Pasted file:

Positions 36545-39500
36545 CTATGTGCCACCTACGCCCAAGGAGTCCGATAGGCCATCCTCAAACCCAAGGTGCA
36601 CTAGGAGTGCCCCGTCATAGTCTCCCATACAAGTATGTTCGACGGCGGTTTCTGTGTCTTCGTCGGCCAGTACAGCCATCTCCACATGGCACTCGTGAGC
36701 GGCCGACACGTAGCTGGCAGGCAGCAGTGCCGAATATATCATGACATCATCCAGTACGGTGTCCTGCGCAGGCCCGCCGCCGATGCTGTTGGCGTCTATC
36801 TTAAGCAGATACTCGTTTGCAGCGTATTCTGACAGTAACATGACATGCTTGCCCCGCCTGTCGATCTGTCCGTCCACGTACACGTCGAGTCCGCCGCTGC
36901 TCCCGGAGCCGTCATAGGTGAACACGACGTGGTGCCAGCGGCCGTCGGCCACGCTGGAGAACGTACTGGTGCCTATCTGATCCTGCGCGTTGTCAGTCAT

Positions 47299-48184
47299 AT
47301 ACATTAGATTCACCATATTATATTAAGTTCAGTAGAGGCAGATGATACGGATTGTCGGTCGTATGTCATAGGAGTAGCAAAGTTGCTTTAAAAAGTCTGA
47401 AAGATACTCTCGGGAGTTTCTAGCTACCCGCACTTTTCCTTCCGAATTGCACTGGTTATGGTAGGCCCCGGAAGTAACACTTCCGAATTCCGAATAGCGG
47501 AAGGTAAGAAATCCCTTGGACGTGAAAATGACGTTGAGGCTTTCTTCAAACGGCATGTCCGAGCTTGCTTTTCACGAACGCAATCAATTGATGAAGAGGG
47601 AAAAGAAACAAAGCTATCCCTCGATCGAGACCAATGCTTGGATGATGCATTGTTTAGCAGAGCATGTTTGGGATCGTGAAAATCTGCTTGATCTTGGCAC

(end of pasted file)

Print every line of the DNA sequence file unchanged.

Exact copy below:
Positions 36545-39500
36545 CTATGTGCCACCTACGCCCAAGGAGTCCGATAGGCCATCCTCAAACCCAAGGTGCA
36601 CTAGGAGTGCCCCGTCATAGTCTCCCATACAAGTATGTTCGACGGCGGTTTCTGTGTCTTCGTCGGCCAGTACAGCCATCTCCACATGGCACTCGTGAGC
36701 GGCCGACACGTAGCTGGCAGGCAGCAGTGCCGAATATATCATGACATCATCCAGTACGGTGTCCTGCGCAGGCCCGCCGCCGATGCTGTTGGCGTCTATC
36801 TTAAGCAGATACTCGTTTGCAGCGTATTCTGACAGTAACATGACATGCTTGCCCCGCCTGTCGATCTGTCCGTCCACGTACACGTCGAGTCCGCCGCTGC
36901 TCCCGGAGCCGTCATAGGTGAACACGACGTGGTGCCAGCGGCCGTCGGCCACGCTGGAGAACGTACTGGTGCCTATCTGATCCTGCGCGTTGTCAGTCAT

Positions 47299-48184
47299 AT
47301 ACATTAGATTCACCATATTATATTAAGTTCAGTAGAGGCAGATGATACGGATTGTCGGTCGTATGTCATAGGAGTAGCAAAGTTGCTTTAAAAAGTCTGA
47401 AAGATACTCTCGGGAGTTTCTAGCTACCCGCACTTTTCCTTCCGAATTGCACTGGTTATGGTAGGCCCCGGAAGTAACACTTCCGAATTCCGAATAGCGG
47501 AAGGTAAGAAATCCCTTGGACGTGAAAATGACGTTGAGGCTTTCTTCAAACGGCATGTCCGAGCTTGCTTTTCACGAACGCAATCAATTGATGAAGAGGG
47601 AAAAGAAACAAAGCTATCCCTCGATCGAGACCAATGCTTGGATGATGCATTGTTTAGCAGAGCATGTTTGGGATCGTGAAAATCTGCTTGATCTTGGCAC